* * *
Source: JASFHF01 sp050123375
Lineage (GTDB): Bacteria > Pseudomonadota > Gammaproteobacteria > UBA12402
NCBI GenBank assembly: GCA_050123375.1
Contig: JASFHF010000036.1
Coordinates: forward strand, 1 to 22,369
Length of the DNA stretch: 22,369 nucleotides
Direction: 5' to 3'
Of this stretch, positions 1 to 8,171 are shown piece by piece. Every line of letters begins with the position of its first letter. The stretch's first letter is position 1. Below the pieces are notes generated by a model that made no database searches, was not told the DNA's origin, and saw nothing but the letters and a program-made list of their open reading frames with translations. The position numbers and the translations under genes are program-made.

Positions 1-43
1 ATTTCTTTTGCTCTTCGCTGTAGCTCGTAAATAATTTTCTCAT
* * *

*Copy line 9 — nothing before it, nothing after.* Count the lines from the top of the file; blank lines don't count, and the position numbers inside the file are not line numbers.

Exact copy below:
Positions 1-43